1996: Stepping over stereotypes – LC and LU students do have something in common

Written by Carrie Eastwood

For college students in Lynchburg, the terms brainwashed Bible beaters and hellions on the hill conjure up more than generic mental images, they define difference of opinion and long-held rivalry of two schools. Lynchburg College students and students at Liberty University may have the old stereotypes embedded in their brains, but when it comes to their individual opinions of the other, both may be surprised. 

Although the two schools are very different in their approach to education, their student demographics are not. So why do LU and LC refuse to get along?

“LC thinks that we are a bunch of bible beaters. We have our religion and our faith in God, but we still know how to have a good time. The only difference is that we [LU] have boundaries,” said Joe Bounadonna, a LU sophomore.

LC senior Jackie Jullen said, “Liberty thinks that all we do is party. Our rules may be different from theirs, but what they don’t realize is that we get our work done and we do it right. Then if we have time, we party.”

Boundaries and restrictions are the underlying theme of the misconceptions held on both sides. While LU sees LC as a party school and disapproves of the freedom students are given, LC students are distubrbed at the thought of a midnight curfew and other LU rules. 

LC junior Heather Hindin said, “The environment at Liberty seems so restricted that I don’t understand why anyone would want to go there.” 

Despite their reasons for choosing LU, the students there feel that LC passes judgment on them without giving them a chance. LU senior Chris Jenkins said, “LC sees five people that are in agreement with everything here [at LU] or hear Jerry Falwell, and that’s the opinion they think we all have, but we don’t.”

The City of Lynchburg is not a large one, but unless the atmosphere is social, LC and LU students have few opportunities to interact. Many students on both campuses agreed that they had heard stories about each other, but that was the extent of their knowledge. Julien said, “I’ve never really had a chance to meet any Liberty students, so I don’t have a very accurate opinion. I’ve only seen the few that come to our parties and they have a tendency to get out of hand.”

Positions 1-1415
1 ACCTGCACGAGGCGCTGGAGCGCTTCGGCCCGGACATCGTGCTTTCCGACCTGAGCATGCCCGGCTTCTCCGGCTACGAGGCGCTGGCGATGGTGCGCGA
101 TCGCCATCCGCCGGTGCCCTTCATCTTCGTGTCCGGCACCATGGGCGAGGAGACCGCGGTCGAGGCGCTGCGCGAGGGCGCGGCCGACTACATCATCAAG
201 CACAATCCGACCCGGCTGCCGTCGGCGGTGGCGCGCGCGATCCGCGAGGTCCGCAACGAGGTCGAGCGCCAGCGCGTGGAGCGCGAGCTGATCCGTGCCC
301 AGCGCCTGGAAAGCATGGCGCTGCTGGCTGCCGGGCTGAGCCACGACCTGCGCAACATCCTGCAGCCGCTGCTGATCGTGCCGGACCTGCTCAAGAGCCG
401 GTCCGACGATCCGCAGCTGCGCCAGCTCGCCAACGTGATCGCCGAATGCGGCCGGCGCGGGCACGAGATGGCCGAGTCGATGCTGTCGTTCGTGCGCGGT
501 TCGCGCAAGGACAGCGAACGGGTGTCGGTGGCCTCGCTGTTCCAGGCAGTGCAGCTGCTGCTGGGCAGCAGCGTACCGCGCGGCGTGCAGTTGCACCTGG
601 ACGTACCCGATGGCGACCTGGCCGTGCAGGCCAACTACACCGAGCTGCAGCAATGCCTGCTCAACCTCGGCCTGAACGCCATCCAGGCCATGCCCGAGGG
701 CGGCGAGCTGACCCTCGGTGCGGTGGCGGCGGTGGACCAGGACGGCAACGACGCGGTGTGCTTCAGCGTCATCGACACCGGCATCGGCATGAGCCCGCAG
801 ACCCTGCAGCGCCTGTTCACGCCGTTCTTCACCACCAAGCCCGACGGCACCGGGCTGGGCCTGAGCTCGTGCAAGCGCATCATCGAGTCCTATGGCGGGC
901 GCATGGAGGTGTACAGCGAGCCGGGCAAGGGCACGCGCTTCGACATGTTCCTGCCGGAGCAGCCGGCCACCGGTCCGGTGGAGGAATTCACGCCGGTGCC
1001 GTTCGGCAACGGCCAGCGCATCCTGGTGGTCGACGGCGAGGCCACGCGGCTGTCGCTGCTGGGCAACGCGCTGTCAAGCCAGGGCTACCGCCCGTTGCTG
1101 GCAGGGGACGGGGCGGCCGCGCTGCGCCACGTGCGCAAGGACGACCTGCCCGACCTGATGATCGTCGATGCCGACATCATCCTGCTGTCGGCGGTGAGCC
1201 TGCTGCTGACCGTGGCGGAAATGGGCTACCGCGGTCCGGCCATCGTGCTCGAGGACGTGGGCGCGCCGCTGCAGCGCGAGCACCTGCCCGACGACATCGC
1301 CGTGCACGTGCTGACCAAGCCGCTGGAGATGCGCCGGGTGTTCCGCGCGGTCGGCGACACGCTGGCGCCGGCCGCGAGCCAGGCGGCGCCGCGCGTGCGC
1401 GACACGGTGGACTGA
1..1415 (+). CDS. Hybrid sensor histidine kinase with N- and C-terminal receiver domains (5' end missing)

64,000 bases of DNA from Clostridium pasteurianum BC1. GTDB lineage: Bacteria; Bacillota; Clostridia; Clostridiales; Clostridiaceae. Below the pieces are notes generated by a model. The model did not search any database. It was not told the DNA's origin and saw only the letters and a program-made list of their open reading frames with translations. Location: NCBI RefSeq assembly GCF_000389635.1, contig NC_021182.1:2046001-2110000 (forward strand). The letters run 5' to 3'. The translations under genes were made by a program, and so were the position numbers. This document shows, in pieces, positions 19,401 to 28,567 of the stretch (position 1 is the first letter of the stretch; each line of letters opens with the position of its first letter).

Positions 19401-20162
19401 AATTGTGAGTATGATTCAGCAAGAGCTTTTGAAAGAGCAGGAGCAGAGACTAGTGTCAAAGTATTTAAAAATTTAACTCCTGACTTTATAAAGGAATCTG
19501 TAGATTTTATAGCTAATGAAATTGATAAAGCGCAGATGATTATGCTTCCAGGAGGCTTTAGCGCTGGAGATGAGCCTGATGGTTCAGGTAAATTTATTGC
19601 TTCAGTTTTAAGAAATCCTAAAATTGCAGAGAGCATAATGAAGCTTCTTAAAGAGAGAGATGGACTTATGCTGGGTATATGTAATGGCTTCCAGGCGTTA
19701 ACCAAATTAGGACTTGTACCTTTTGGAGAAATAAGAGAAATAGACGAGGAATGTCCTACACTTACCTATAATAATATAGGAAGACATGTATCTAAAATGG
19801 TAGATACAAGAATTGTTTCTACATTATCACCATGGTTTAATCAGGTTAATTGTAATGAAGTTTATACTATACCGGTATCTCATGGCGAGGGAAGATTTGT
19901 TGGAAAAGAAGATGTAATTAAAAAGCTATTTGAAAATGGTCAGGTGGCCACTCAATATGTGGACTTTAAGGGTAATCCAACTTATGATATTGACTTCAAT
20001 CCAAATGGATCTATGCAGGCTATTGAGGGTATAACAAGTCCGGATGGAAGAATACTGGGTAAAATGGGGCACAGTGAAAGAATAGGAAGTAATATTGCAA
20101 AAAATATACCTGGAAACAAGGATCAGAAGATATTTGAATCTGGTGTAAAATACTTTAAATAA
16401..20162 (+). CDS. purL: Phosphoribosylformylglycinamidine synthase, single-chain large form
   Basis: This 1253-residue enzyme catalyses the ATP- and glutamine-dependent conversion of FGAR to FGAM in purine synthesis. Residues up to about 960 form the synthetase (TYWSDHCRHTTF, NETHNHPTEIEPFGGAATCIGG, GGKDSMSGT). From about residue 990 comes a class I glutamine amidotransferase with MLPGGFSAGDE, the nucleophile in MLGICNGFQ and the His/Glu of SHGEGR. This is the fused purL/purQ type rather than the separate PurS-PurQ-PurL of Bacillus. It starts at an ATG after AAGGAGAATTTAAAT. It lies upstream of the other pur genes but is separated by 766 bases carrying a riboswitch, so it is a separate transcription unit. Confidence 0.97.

Aside from the nast name calling that has become a tradition more than a belief, LC and LU students do not discount each other on the individual level. 

LC sophomore Shane Callahan said, “I think LU is a good school, but the background and the social aspect takes opportunities away from the students.”

As opinionated as students are about each other. They also admit that the origins of rumors are fact founded. Julien said, “We do party a lot here, and I can see how LU would get that opinion of us, but I think if they had the opportunity to do it, they would.”

LU students also admit that the opinion LC holds has a lot of truth to it. “You don’t have to deal with it as much if you live off-campus, but when you live on-campus you have to be strong and keep an open mind, because a lot of LU rules are hard to accept,” said Jenkins.

When it comes down to it, LC and LU students are not that different. Both are here to get an education and male the most of the opportunities they have. The two schools may never agree on details, but that is life and no matter what type of education you choose, that is a lesson that everyone must learn.

1996: Alumni, students attend in Homecoming events

Written by Cristie Mayhew

Alumni, faculty, staff and students celebrated Lynchburg College’s 89th annual Homecoming Weekend Oct. 22 – 24.

A wide variety of events were scheduled over the weekend. They included President George Rainsford’s memorial service, Tau Epsilon Phi’s seventh annual Backyard Bash and men and women’s soccer games.

According to John Roesser, alumnus of the class of ‘92, the majority of returning alumni attended Rainsford’s memorial service.

“President Rainsford’s memorial service was a very touching and gave all a chance to reflect on his contributions to society both LC and abroad,” said Roesser. 

According to Roesser who spent much of his time working with Rainsford here at LC as a student, said “Rainsford was truly a man for others.”

“It was good to see familiar faces again,” said Todd Matthew, alumni ‘90.

Matthew who attended Tau Epsilon Phi’s Backyard Bash said it was good to not only see older alumni but friends who still attend LC.

Although LC’s women’s soccer team lost their game against the College of Notre Dame, the men’s soccer team gathered a large crowd Saturday afternoon to watch its 5-1 victory against Guilford College. According to Senior’s Kevin Gutherie and Frank Moran, many of the alumni and students attended the game however, most of their time was spent watching the game from the beer garden located behind Hopwood Hall. 

“I saw a lot of good friends this weekend from previous years, especially at the men’s soccer game,” said Gutherie. In addition to seeing many alumni at the game, Gutherie said as many houses on campus had parties for the alumni celebrating their return to LC.

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